Introverts & Extroverts In The Age Of Social Distancing

We live in a world where societal norms relating to social interaction have been turned on their head. We used to live in a world where daily social interaction was the norm, but now social isolation has become the new normal. How this affects us has a lot to do with where we sit in the spectrum between introvert and extrovert.

I think you can guess where this article is heading.

But first, a recap

For those of you unsure about the differences between introverts and extroverts, it’s not about shy people or confident people. Many introverts can be loud and outgoing, and many extroverts can be quiet and contemplative. It’s all about context and setting. 

The thing that all introverts have in common is that some forms of social interaction can be emotionally draining, and they need time away from other people to recharge their batteries. Extroverts, on the other hand, need social interaction to lift their emotional energy levels. 

Where do I fit on the spectrum?

Well, it depends. Put me in a room full of creative people working collaboratively on an exciting and innovative project, and I’ll be one of the loudest and most enthusiastic participants. I’ll feed off the energy in the room as if I was an extrovert.

But in truth, I’m pretty much your classic introvert. Place me in a social situation with the same people — say after-work drinks in a loud and busy pub — and I’ll be the opposite. I’ll be quiet and withdrawn and aloof, because social situations that require small talk, especially in a crowded place, drains my emotional energy almost instantaneously.

Shopping malls are another example of where I sit on the spectrum. I’m fine for about an hour. At first, I can mingle with the other shoppers quite happily, but by the second hour I start shutting down, and heaven help you if you’re with me during the third hour, because that’s when Mr Grumpy appears.

My wife, on the other hand, can spend hours out shopping with no ill effects. She’s a classic extrovert who seeks social interaction daily. It’s no coincidence that’s she’s on first-name basis with baristas and wait-staff and shop assistants, not only in our neighbourhood, but all over Sydney. 

I don’t mind a small amount of chit-chat with the staff in my local cafes and shops. But the difference between my wife and me is that she actively seeks out these social interactions, whereas I’d be quite happy to go shopping without speaking to another human being.

How are we both doing in the age of social isolation?

Well, as you’d imagine, our experience is slightly different. I’m in my element, working from home and socially isolating. I’m really enjoying the peace and quiet. And because I’m not socially interacting with a lot of people, my energy levels are staying high all day. It’s a nice feeling. 

But my wife needs more than me and the cats for her daily social interaction hit. Fortunately for her, many of our local cafes are still open for takeaway. So she’s been going out getting drinks (cappuccino for her, hot Nutella for me), or ordering takeaway for lunch. In that way, she’s been getting her daily dose of social interaction. Maybe not as much as she needs, but enough to get by. She even chats to our favourite barista on the phone sometimes even when not preordering.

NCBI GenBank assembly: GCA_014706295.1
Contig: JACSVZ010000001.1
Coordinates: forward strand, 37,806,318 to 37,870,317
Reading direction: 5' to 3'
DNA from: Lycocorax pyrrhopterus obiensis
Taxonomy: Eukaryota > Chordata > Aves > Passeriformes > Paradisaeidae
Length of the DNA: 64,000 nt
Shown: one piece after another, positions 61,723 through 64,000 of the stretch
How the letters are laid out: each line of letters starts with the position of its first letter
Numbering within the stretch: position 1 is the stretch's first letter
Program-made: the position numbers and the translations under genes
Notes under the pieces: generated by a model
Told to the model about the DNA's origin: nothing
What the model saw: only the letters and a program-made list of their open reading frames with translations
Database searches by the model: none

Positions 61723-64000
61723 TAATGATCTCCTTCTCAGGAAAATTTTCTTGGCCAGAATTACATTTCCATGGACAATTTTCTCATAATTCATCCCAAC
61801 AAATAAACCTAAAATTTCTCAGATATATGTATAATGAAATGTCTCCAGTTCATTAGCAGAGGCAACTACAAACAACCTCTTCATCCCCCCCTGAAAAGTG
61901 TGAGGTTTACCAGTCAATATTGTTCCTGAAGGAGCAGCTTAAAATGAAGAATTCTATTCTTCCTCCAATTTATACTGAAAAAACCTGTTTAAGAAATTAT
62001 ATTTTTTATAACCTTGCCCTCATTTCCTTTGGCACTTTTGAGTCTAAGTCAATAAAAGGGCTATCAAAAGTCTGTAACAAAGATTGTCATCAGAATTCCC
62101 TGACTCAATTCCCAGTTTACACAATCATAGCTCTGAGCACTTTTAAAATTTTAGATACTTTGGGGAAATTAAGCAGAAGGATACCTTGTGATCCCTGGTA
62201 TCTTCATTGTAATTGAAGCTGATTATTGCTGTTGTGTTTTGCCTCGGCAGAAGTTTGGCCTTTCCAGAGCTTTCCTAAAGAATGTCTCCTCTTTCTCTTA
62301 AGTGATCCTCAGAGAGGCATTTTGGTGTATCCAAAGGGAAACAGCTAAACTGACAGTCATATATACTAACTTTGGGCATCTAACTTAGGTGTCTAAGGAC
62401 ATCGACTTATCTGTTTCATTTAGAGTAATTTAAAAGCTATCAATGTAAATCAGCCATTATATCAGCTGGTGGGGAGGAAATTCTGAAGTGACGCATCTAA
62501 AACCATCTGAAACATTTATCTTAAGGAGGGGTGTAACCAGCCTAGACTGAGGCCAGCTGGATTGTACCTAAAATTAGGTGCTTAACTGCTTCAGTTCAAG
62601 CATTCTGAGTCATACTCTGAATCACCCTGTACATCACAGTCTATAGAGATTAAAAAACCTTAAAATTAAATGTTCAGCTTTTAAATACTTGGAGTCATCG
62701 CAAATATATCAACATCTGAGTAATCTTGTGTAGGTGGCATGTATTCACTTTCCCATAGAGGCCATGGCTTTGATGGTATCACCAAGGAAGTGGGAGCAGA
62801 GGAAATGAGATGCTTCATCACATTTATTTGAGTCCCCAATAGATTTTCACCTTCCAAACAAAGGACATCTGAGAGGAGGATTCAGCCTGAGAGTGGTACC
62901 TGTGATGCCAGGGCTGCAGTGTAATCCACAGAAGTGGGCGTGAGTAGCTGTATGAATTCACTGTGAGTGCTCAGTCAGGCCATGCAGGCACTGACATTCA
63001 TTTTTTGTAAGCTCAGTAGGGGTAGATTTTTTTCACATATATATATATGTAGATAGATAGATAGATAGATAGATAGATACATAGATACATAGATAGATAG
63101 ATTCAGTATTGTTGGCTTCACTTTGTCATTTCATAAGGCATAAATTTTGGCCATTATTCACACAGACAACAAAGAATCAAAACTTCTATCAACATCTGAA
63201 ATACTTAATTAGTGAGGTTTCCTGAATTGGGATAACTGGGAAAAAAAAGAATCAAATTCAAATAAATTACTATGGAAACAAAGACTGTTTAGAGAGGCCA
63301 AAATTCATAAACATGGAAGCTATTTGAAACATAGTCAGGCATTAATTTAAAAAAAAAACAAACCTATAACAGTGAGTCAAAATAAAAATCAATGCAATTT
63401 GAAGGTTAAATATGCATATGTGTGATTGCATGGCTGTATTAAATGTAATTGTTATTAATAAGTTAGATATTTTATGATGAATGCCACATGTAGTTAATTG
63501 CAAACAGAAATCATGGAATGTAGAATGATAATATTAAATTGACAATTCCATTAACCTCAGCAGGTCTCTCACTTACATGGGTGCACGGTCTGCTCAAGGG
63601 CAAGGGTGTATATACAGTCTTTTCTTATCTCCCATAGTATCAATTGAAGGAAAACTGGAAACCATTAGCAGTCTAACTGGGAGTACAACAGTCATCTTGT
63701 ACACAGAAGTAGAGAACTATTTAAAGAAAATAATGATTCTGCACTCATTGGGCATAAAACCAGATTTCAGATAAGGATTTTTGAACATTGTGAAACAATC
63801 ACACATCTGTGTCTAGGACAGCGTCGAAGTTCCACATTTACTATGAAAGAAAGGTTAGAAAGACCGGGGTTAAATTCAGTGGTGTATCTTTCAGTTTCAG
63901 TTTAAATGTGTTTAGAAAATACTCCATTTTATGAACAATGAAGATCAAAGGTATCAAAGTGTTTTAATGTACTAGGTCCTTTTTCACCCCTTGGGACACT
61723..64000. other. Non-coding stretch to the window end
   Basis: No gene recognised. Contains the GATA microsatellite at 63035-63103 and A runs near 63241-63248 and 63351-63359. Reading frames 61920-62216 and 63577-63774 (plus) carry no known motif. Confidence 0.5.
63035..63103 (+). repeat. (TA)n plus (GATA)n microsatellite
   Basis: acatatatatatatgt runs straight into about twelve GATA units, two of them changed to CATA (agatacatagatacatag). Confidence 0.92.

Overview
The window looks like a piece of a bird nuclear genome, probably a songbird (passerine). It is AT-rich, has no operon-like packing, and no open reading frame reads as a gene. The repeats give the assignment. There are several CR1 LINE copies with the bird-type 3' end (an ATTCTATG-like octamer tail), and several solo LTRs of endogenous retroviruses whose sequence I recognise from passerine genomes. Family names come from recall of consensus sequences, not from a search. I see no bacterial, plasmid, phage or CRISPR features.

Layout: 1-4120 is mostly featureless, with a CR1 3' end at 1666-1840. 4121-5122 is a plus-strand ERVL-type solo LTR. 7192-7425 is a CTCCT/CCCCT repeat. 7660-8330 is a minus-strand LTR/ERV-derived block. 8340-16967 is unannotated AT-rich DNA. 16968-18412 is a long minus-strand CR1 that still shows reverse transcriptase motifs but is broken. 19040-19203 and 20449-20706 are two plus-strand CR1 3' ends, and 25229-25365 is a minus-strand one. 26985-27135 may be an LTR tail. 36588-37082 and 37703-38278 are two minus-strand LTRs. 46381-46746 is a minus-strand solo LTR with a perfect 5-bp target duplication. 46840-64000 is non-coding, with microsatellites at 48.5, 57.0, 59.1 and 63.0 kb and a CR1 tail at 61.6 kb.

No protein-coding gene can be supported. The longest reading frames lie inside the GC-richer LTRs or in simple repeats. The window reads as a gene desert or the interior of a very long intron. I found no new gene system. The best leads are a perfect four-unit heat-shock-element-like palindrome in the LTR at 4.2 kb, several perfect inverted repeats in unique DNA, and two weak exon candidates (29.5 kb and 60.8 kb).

But not all extroverts are coping as well as her because they are too isolated from their social networks. And some introverts are suffering too, because they are stuck inside of large households, and our social distancing rules currently prevent them from going outside to a park to sit quietly and read a book. But I also know some extroverts who are loving lockdown because they are enjoying the extra time to have some decent social interactions with their household.

So, once again, how people are coping with social distancing is not merely about whether they are an introvert or extrovert; it’s about context and setting.

It’s the lack of choice that’s the issue

Before the lockdown, we lived in a world where introverts would start each day with a full battery that gradually went flat as they encountered the everyday social interactions of day-to-day life. In contrast, extroverts would begin their day with a low battery that needed to be recharged by actively seeking social interactions.

The great thing about the way the world used to work is that we all had a choice. Introverts could decide to practice social distancing whenever they needed to, and extroverts could choose to seek out social interactions whenever they needed to.

But in the age of social distancing, we’ve lost that choice. Extroverts are not allowed to seek out social interactions with friends and family when they need to, and introverts aren’t always able to find the space to socially isolate at home. 

The slow journey out of lockdown

Fortunately, some social isolation rules are being relaxed, and here in New South Wales couples and their children are once again allowed to visit friends and family, though encouraged to maintain social distance. So hopefully things are getting better for my extrovert friends.

Hopefully, introverts will soon be allowed to sit in a quiet park when they need some time away from their household without being hassled by the police. In the meantime, those of us who are enjoying lockdown, like me, still have time to enjoy the peace and quiet of our socially distant world. I know it won’t last forever, but it’s nice to experience it for a little while.

%d bloggers like this: